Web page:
Several weeks ago, I received an email from Lydia Hirt offering me an advanced copy of the book Shades of Hope. The book is written by Tennie McCarty, who runs a treatment center for addiction in Texas and specializes in food addiction in its various forms. I almost turned down the offer - thinking the book wouldn't be of any use to me, but a little voice inside my head told me to accept the offer and crack open the pages of the book once it arrived. Maybe it would resonate with me, and then again maybe it wouldn't.
I am so glad I listened to the little voice. I've had the book for almost a month now, and while I haven't finished it yet, I am growing more and more as I read the words.
My life has been all over the place, and the free time I've had has been spent doing things like shopping and game nights with friends. But my mind often wanders to the book and all the lines I have highlighted.
There are so many things that make this weight loss journey difficult. Some of those things right now include my busyness. But most of those things are the choices I am making - choices that are not beneficial to my losing 100 pounds. Because even if I am busy, there is still time for me to make good choices. There is still time for a quick work out. I just don't make the choice to squeeze in a work out or the choice to eat a salad instead of a hamburger.
The question then becomes why. Why, when I know what I should do, do I choose to do the things I shouldn't do? Why, when I have come so far already, do I find it difficult to move forward and allow myself to slide backwards? I hope to one day, preferably soon, have the answers to those questions.
I don't want to fail. I don't want to go weeks without seeing the inside of a gym or weeks without drinking at least 64 ounces of water a day. I don't want to let all my hard work, and the work of those who have taught me, inspired me, and believed in me, to go to waste. I want to stand on the scale and see a 100 pounds lost and know that I am the winner of my own life.
Shades of Hope speaks to some of this. When I read the pages, I find pieces of myself in the book and am reminded of the fact that even though I feel alone in this weight loss journey I am not. There are many people who have gone before me and mastered so many of the same questions and struggles as I am trying to master right now. There will also be people who come after me and need to be reminded that they also are not alone.
There's a quote near the beginning of the book that says "The one thing I do see - from the woman looking to lose forty pounds to the man who needs to lose four hundred - is that our addiction is not defined by how much or little we eat, but rather by how we feel about ourselves."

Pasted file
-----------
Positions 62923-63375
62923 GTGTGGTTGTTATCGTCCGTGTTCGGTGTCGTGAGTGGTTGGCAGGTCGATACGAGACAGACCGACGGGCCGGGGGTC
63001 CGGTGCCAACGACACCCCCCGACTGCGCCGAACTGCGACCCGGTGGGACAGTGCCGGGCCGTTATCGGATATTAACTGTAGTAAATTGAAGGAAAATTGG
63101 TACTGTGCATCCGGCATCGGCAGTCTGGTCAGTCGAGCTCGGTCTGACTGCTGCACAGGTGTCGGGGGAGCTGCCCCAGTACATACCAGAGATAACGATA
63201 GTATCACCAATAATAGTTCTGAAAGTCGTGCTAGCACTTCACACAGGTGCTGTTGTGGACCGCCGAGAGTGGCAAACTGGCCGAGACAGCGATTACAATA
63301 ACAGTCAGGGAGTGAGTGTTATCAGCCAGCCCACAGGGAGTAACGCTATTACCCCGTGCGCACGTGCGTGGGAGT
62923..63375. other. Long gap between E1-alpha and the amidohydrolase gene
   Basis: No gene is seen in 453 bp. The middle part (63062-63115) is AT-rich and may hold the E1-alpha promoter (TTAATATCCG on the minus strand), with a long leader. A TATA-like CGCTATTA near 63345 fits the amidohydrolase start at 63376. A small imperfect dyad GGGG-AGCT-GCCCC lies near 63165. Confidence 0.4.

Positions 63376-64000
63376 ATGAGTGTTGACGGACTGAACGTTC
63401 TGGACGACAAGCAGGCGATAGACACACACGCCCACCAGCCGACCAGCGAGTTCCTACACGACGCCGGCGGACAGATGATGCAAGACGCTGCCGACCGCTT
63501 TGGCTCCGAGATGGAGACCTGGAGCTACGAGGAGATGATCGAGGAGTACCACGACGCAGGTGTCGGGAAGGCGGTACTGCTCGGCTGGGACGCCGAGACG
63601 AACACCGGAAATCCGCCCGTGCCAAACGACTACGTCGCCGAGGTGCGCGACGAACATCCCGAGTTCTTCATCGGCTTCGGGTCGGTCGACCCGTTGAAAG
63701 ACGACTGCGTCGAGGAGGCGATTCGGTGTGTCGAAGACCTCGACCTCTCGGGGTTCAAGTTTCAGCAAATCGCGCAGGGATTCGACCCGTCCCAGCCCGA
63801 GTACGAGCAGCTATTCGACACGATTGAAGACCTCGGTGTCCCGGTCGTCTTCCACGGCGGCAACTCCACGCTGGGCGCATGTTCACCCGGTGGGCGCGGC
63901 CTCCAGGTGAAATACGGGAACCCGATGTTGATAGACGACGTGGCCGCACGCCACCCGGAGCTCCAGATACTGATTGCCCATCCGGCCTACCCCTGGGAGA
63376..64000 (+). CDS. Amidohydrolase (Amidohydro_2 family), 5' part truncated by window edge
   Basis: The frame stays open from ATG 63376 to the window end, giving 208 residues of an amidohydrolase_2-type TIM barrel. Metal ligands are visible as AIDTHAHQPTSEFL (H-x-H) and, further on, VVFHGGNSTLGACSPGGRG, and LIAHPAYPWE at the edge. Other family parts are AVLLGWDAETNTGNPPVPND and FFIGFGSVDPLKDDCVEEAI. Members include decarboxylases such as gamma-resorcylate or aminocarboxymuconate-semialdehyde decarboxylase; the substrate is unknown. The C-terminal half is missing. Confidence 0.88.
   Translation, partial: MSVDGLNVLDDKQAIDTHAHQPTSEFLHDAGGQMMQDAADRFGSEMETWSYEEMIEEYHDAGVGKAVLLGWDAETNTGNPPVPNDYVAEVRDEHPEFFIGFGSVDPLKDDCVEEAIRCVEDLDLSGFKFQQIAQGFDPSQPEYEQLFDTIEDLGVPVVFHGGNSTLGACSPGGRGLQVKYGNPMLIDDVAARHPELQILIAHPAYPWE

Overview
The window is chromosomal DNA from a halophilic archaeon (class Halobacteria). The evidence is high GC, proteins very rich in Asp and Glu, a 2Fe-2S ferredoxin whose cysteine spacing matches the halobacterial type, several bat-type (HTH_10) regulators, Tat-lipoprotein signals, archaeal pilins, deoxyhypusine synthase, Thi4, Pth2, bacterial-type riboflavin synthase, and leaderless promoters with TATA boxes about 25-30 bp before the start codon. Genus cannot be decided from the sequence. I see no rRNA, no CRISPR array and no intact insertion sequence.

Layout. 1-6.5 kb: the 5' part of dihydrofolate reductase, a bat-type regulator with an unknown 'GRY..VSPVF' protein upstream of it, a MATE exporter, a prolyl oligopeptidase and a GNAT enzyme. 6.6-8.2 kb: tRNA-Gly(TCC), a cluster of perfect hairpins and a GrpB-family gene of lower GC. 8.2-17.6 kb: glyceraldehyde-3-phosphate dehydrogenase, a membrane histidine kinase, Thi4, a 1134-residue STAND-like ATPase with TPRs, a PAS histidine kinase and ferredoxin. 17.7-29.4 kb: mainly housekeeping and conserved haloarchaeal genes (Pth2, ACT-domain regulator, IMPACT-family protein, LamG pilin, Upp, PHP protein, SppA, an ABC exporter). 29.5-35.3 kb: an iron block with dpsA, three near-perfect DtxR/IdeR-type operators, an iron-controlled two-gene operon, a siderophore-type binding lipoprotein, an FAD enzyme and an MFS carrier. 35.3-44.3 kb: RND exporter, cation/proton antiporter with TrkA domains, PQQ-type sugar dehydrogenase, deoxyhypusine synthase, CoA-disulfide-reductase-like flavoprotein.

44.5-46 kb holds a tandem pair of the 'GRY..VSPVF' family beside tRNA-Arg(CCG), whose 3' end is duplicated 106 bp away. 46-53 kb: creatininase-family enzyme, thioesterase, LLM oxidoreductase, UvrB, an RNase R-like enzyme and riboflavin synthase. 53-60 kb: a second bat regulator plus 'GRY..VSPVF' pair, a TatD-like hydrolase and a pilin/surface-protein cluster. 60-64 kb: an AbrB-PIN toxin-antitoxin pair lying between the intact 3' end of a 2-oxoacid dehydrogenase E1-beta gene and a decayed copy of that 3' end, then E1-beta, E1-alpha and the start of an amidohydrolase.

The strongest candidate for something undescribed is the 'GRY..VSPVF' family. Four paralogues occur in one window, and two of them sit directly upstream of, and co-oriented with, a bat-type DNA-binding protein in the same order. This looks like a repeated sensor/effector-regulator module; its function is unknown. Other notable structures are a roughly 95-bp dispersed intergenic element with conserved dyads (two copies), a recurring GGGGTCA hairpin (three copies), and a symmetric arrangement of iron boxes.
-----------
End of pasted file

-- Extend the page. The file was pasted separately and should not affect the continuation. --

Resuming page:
I underlined those words, and went back to them just now. Because I feel like I've lost - like I can't do this.
I know I shouldn't feel that way, and while the feeling has diminished some, it is still there. Sunday morning found me feeling heavy, ugly, and frustrated with myself. I wanted to simply stay in bed and hide from the world, but I got up instead, showered, fixed my hair, put on make-up and walked out of the door still feeling heavy, ugly, and frustrated with myself.
Our church started a new series on Sunday based on the book Real Marriage by Mark Driscoll. At the end of the service, we had the opportunity to stand in line and take pictures in a photo booth - married couples, dating couples, singles and families. While we each took a copy of the photos, the church would also get a copy and hang them up in the prayer room so that during the series they could pray for all of us.
I grabbed a few accessories for both my husband and I, after making him stand in line, and we ducked into the photo booth and went about taking four pictures. Minutes later, we held them in hand, and he turned to me and said "See? I told you that you looked beautiful."
When I looked at the pictures, I felt beautiful too. Not quite where I want to be but beautiful still. The girl I saw in the pictures wasn't the girl I had seen in the mirror earlier that day.
And suddenly those words from Shades of Hope resonated even more. Because I realized that busyness has not been the reason at all that I've made poor choices. It's been what I placed blame on as I took my eyes off of myself and stopped feeling that I was strong and capable as I had weeks before.
I always say that I am in a season of life. And usually when I say this, I say it as a way of prefacing something. It's a way to explain why I did this and not that. But being in a season of life is not a reason to do or not do. It's not an excuse to hold onto when I make the wrong choices. Being in a season of life is simply part of life, and I need to welcome it with open arms instead of considering how to get out of it.
I'm really not sure where I go from where or what I'll do next. I just know that I have to feel positively about myself. I know that, as our church unpacks marriage, I need to turn to my husband more and let him in even more because he is there to help me. And honestly, as independent as I am, I can't (nor do I want to) do this - any of this - without his support. Because he is my biggest supporter and cheerleader and accountability partner.
What I do know is that I am excited. I am excited for this season and the opportunities it is providing. I am excited for the lessons I am learning - lessons I hope to be able write down and somehow share. I'm excited for the future and for the constant reminders of how lucky I am to be living this life God has blessed me with.
And I'm excited to look in the mirror and start seeing the girl from the photo booth.
(title from "blinding light" by switchfoot)